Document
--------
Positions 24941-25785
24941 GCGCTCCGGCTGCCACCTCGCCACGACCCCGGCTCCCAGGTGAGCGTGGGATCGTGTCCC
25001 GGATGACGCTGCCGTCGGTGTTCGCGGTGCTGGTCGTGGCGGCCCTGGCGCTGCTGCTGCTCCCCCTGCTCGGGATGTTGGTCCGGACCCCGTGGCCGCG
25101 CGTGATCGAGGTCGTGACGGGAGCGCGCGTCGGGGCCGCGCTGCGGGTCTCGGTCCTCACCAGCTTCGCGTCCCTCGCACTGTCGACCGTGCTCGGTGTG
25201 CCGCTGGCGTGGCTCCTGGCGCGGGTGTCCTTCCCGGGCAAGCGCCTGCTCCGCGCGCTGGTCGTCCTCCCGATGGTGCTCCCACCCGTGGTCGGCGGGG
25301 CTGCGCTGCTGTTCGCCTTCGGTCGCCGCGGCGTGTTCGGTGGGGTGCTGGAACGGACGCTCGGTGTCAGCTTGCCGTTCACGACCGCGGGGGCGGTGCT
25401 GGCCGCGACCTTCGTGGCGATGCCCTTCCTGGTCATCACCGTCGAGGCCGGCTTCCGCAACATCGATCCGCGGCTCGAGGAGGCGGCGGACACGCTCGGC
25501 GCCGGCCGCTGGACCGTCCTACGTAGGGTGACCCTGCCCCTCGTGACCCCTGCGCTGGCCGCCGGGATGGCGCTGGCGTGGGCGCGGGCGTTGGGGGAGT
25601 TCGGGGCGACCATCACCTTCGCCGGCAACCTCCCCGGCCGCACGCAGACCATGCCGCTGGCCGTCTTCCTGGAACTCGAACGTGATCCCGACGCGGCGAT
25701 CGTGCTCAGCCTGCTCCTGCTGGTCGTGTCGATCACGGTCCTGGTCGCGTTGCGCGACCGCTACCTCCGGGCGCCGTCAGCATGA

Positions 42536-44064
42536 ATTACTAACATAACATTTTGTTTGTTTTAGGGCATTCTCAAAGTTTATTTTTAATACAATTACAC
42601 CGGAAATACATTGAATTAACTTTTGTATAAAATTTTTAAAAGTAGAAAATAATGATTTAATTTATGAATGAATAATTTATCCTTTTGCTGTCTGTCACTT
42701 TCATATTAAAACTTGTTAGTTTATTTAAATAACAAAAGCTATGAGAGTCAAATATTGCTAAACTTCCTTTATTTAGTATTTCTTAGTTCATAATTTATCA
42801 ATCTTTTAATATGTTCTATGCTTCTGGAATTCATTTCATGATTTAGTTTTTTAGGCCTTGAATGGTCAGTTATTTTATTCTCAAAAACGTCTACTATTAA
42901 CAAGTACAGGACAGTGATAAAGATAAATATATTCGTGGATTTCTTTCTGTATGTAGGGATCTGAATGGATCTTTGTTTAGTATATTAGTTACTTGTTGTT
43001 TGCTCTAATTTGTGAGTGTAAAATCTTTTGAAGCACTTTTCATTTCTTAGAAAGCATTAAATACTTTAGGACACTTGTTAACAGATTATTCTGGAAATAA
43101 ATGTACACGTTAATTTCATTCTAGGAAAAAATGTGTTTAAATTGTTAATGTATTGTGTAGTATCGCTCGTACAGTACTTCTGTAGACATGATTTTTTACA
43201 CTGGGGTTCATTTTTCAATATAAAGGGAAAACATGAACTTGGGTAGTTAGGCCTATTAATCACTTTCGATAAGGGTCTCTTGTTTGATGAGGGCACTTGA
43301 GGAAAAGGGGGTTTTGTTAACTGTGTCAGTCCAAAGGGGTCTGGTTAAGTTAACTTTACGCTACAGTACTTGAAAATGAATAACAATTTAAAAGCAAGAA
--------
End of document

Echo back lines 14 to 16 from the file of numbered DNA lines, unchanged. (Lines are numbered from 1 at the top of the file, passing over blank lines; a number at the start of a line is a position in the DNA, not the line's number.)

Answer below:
42701 TCATATTAAAACTTGTTAGTTTATTTAAATAACAAAAGCTATGAGAGTCAAATATTGCTAAACTTCCTTTATTTAGTATTTCTTAGTTCATAATTTATCA
42801 ATCTTTTAATATGTTCTATGCTTCTGGAATTCATTTCATGATTTAGTTTTTTAGGCCTTGAATGGTCAGTTATTTTATTCTCAAAAACGTCTACTATTAA
42901 CAAGTACAGGACAGTGATAAAGATAAATATATTCGTGGATTTCTTTCTGTATGTAGGGATCTGAATGGATCTTTGTTTAGTATATTAGTTACTTGTTGTT